Two weeks ago, EU Enlargement Commissioner Guenter Verheugen raised expectations in the five East European nations that are part of the first wave of expansion candidates. He said that 2003 was a realistic date for the admission of the Czech Republic, Estonia, Hungary, Poland, and Slovenia -- two years earlier than EU officials had previously indicated. Now, the same optimism has begun to trickle down to the five Eastern candidate countries in the second wave -- Bulgaria, Latvia, Lithuania, Romania, and Slovakia. Leaders of second-wave negotiating teams met in Brussels yesterday with their EU counterparts, and most of them emerged from the talks more hopeful than before.
Brussels, 25 October 2000 (RFE/RL) -- What is known as the European Union's "fever for dates" yesterday caught up with Latvia, Lithuania, and Slovakia, leaders of the second group of eastern candidates. Unlike Bulgaria and Romania, which aim for entry in 2007, the three have said they want to join by the start of 2004. But they have also said they are intent on catching up with the first wave, which hopes to join the EU one year earlier.
Visiting Brussels yesterday, the chief negotiators for Latvia, Lithuania, and Slovakia all said their countries were capable of joining the EU together with the first-wave countries. All three plan to conclude accession talks in 2002, which makes entry in 2003 at least a theoretical possibility.
Latvia's chief negotiator, Andris Kesteris, expressed great optimism for the near future. He said Latvia was ready, together with the first-wave countries, to begin tackling complicated requests for transition periods in areas like agriculture and environment.
"As soon as the [European] Union considers [similar] requests made by countries [ahead] in the negotiation process, we would expect that our requests are taken into consideration and analyzed and answered by the [EU]."
This, Kesteris said, would demonstrate that the EU meant what it said when it promised second-wave countries they can catch up with the first wave, despite the existing two-year gap in entry talks.
Latvia and Slovakia are now also demanding a clear signal about their status from the EU's Nice summit in December. Until now, the Nice summit had expected to produce accession scenarios only for first-wave countries, all of which have opened talks on all 31 chapters of EU legislation.
Latvia and Slovakia say they should be given similar scenarios. Both countries expect to open more than half of all the 31 chapters before the end of the year. More important, Slovak and Latvian negotiators said yesterday the EU will have at its disposal by December the Slovak and Latvian negotiating positions on all 31 chapters. Lithuania is likely to present all its position papers early next year.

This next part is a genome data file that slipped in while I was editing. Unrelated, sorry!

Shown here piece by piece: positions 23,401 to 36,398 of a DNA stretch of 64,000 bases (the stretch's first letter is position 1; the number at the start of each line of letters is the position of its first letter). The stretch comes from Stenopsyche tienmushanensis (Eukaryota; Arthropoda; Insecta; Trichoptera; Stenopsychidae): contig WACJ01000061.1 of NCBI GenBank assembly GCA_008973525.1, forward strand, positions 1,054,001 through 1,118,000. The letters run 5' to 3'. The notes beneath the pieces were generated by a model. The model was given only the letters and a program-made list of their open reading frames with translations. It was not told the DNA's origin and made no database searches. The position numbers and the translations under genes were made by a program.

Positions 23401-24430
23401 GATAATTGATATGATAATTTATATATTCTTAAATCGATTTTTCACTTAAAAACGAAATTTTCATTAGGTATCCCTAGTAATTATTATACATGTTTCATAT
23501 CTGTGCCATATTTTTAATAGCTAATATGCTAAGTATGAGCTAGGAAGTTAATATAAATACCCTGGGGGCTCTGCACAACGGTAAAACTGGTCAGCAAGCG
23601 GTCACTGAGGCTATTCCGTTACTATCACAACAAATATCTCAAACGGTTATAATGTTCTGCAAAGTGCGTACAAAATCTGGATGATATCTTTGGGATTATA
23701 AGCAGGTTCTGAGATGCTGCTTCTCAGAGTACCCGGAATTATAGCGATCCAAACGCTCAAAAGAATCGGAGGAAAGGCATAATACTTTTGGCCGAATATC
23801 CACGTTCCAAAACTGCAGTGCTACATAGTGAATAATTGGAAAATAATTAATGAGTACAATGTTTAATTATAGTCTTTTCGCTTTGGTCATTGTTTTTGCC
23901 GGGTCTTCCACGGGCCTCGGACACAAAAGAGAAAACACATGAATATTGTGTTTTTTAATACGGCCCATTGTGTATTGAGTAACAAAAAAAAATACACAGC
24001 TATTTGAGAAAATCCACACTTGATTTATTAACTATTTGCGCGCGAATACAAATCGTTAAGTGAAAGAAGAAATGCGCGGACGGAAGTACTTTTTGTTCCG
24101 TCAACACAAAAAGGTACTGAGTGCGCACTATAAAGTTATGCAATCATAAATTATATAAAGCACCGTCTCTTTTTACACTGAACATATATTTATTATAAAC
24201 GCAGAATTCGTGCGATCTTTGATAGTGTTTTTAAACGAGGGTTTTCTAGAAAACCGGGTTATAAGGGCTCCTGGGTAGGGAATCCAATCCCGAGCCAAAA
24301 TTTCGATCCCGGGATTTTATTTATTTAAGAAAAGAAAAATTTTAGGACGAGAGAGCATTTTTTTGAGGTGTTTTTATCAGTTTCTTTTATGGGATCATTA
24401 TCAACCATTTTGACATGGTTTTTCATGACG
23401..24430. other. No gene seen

Slovakia's chief negotiator, Jan Figel, says this means the EU has no excuse for not including his country in any scenarios that might emerge from Nice. He says Slovakia, like the first-wave candidates, has presented its positions in the 31 key areas. Although the EU has not closed more than 14 chapters with any country, a fairly clear idea of its stance on most chapters can be deduced.
"In many ways, in many details, these [EU] positions comply or are similar [to] Slovakia's requests."
Figel noted that second-wave countries are benefiting from following in the footsteps of the first wave. Countries like Slovakia and Latvia have moved further during the first year of talks than did Estonia and the Czech Republic two years ago. That's because, Figel said, many problems are shared by all candidates and most solutions can easily be adapted to any and sometimes all of them.
Both Latvia and Slovakia's negotiators denied, however, that their speedy progress indicated that the EU has been more lenient with them than with first-wave candidates. On the contrary, Latvia's Kesteris said, EU negotiators have learned a great deal from first-wave negotiations and are therefore more thorough in grappling with the second wave.
Kesteris also said that although first- and second-wave negotiators meet regularly, cooperation with the front-runners is mostly limited to the exchange of information. He particularly regretted the lack of political coordination of negotiating strategies with Latvia's first wave neighbor Estonia.
Contrasted with the new exuberance of Slovakia, Latvia, and Lithuania, both Bulgaria and Romania appear resigned to their status as the rear guard of the second wave. Although not far behind the leading three in terms of EU chapters closed, both appear untouched by any date fever.
Bulgaria's and Romania's accession target date, the beginning of 2007, means they will need to conclude entry talks by 2005. This leaves them with less to worry about in the short term, and also relatively unconcerned about the results of the Nice summit.